Edirne Turkey by travelinnate.com.
Edirne – say eh-deer-neh – is a city situated in Turkey’s northwest, in the slightly sloping plains of Eastern Thrace. It lies due east of where the rivers Arda, Tundzha and Maritsa meet. The city could be your last or first stop in the country, based on the direction of your entry: this is because Edirne Turkey is present at the border junction between Bulgaria, Greece and Turkey.
Edirne is a rather old city, rich in culture. Its imperial past lends it a fascinating quality – there are enormous complexes of the Ottoman Empire to see, as are neo-classical constructions of Edirne Turkey’s downtown, so don’t be put off by the initial rows of concrete flats present along the city’s entrance.
Sights of Edirne Turkey
Located in Edirne Turkey’s central square, this mosque forms a major part of the city’s skyline, since it has been constructed on a hill that lends it some elevation. Interestingly, as you get nearer to the building, it may seem to get a bit smaller, thanks to a dimensional illusion. Selimiye is a magnificent work of art by the 16th Century Ottoman architect called Sinan – it is a perfect depiction of the peak of Ottoman construction, and is also a UNESCO World Heritage site since 2011.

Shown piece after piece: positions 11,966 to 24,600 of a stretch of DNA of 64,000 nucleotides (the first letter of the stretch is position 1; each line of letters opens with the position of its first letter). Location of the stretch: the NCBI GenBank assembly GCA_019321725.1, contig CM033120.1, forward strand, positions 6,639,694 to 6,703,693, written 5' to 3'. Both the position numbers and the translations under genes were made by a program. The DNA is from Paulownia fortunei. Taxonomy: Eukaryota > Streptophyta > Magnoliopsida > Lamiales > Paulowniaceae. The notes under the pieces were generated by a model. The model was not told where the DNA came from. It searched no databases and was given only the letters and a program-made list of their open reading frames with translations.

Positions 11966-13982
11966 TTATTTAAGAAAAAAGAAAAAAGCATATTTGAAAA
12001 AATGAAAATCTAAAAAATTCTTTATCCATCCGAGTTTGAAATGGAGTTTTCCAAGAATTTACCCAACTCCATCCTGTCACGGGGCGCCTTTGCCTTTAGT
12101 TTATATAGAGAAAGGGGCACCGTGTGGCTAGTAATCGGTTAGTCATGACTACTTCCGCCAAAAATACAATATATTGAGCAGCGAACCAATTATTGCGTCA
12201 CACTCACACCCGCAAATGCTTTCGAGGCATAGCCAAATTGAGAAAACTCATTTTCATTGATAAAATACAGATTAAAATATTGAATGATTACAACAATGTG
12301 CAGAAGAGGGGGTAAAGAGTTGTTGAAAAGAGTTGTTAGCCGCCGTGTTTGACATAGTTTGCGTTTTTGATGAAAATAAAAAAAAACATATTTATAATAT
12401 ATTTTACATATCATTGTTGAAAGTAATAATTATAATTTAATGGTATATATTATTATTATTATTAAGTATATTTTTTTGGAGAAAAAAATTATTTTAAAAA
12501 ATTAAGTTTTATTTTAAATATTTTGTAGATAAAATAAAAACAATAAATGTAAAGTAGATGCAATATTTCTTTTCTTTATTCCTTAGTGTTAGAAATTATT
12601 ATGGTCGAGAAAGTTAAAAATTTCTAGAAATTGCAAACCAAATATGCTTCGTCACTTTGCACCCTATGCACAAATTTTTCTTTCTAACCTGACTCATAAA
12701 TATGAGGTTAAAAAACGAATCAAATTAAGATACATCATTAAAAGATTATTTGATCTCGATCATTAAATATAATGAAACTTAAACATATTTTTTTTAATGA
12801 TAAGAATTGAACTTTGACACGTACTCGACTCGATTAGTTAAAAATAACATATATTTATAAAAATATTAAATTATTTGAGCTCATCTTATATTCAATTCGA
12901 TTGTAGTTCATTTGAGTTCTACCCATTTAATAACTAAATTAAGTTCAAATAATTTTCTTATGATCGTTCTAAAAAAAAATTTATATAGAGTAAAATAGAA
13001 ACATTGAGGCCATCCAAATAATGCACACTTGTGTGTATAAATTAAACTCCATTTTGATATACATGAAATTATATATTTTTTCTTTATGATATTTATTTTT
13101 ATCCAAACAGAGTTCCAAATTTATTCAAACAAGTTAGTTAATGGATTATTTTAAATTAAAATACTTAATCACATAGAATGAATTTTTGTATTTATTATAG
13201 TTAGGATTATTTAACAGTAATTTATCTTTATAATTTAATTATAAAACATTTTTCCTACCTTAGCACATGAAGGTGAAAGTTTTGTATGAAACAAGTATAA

After you’ve crossed the Tundzha by means of a bridge, you’ll find yourself on an island in the middle of two of the river’s branches (this is, of course, hard to tell when you’re actually on the island). Wrestling contests happen on a yearly basis in a modern sports stadium nearby, and there are also figures of past champions that greet you as you enter this part of Edirne Turkey. Next to the stadium is the Adalet Kasrı, or Justice Tower, a solid square construction that sits as a lonely reminder of the old Ottoman palace it was once part of.
The Karaağaç is connected to Edirne Turkey’s downtown by means of two Ottoman constructed bridges that are always worth exploring – make sure you make time for them, even if you can’t visit any other bridge in Edirne Turkey. The shorter of the two, lies over the Tundzha to the south west of the city’s old quarter, in proximity of the Synagogue at Maarif Caddesi. A little further, there’s the second one spanning the Maritsa River – it is a lot longer than the one over the Tundzha, because of the expanding riverbed. At this bridge’s middle is a lookout, characteristic of Ottoman construction.